Read on to learn what healthy habits menopausal women (and people of all ages!) are doing to stay on their A game.
Get More Exercise
If you don’t have a regular fitness routine, now is the perfect time to start. Exercise is wonderful for anyone, male or female, but it has some unique advantages for menopausal women. Exercise helps you lose and manage your weight, fight conditions like heart disease, diabetes, and is a preventative for ailments like arthritis and osteoporosis as you age. It’s also fantastic during any phase of your life, whether you’re a teenager, in your childbearing years, or a senior adult. Fitness is the fountain of youth and adds immeasurably to the quality of your life.
Focus on Your Nutrition
A healthy diet goes hand in hand with exercise. I often tell clients that you can work-out like an animal, but if your diet sucks, your results will be minimal. Ideally, you want to consume “whole” foods that are unprocessed, and properly prepared. Conscientious habits are your road to eating better. Fad diets don’t work because they are short lived. Who can thrive on cabbage soup for their entire life? Not me, that’s for sure. And I doubt any one reading this can either. We need variety to make sure we receive adequate amounts of vitamins, minerals, amino acids and macro-nutrients (protein, complex - carbohydrates, and good fats).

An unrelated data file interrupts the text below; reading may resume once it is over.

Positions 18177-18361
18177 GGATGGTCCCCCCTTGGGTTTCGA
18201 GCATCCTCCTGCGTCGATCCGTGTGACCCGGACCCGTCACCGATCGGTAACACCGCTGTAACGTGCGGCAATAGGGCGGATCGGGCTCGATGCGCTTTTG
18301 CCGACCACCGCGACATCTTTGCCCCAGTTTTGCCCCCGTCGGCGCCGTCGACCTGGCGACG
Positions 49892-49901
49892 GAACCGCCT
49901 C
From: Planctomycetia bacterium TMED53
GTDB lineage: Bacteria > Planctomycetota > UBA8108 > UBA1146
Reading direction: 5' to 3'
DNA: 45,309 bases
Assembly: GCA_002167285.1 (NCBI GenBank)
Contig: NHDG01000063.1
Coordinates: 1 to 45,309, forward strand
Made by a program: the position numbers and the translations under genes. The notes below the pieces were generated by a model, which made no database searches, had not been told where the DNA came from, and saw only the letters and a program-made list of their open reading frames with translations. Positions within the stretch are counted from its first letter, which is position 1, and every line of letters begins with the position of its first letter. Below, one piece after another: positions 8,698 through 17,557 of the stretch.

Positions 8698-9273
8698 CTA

A health supportive diet is a lifestyle. Think of longevity and base your choices on foods that are good for you, provide high quality nutrition, and can be prepared easily. Many menopausal women do great on a Keto, Paleo or Whole-30 based diet because it’s higher in protein and good fats and lower in carbohydrates which helps keep insulin low. If you’re vegan or vegetarian which leans towards more grains and legumes that spike insulin, adjustments can be made to reverse those issues. Pick and choose based on what provides the most nutrition, and what is manageable for your current lifestyle.
Don’t Neglect Your Mental Health
Far too many people, women especially, neglect their mental health. How many times have you found yourself strung out, had a nervous stomach that sent you racing to the bathroom? Raise your hand if that's happened. The status of your mental health has a direct impact on your physical body and it’s called the “Gut-Brain axis.” Anxiety and/or depression often improves when our digestion works properly so take a look at how your gut is or isn’t working.
Here’s several ideas that can work wonders to help support your mental wellness:
A health supportive diet
Get outdoors and spend time in nature; take a hike, go for a run, bike etc...
Spend time with friends
Play with your pet (if you have one or consider adopting a furry friend)
Take a hot bath with some Epsom salt and some essential oil like lavender.
If time is a factor, then choose an action you can do for five minutes like journaling. If I’ve had an intense day, writing down how I feel increases my self-awareness and provides a good amount of relief to let go. A good bear hug with someone you love is also quick, uplifting and raises those feel-good hormones.
It’s easy to become a hermit and just work and sleep, so it’s important for your health and well-being to make a habit to connect with others who enrich your life. The possibilities to feel better are endless and at the end of the day it’s about doing what helps you feel most connected to your highest and best self.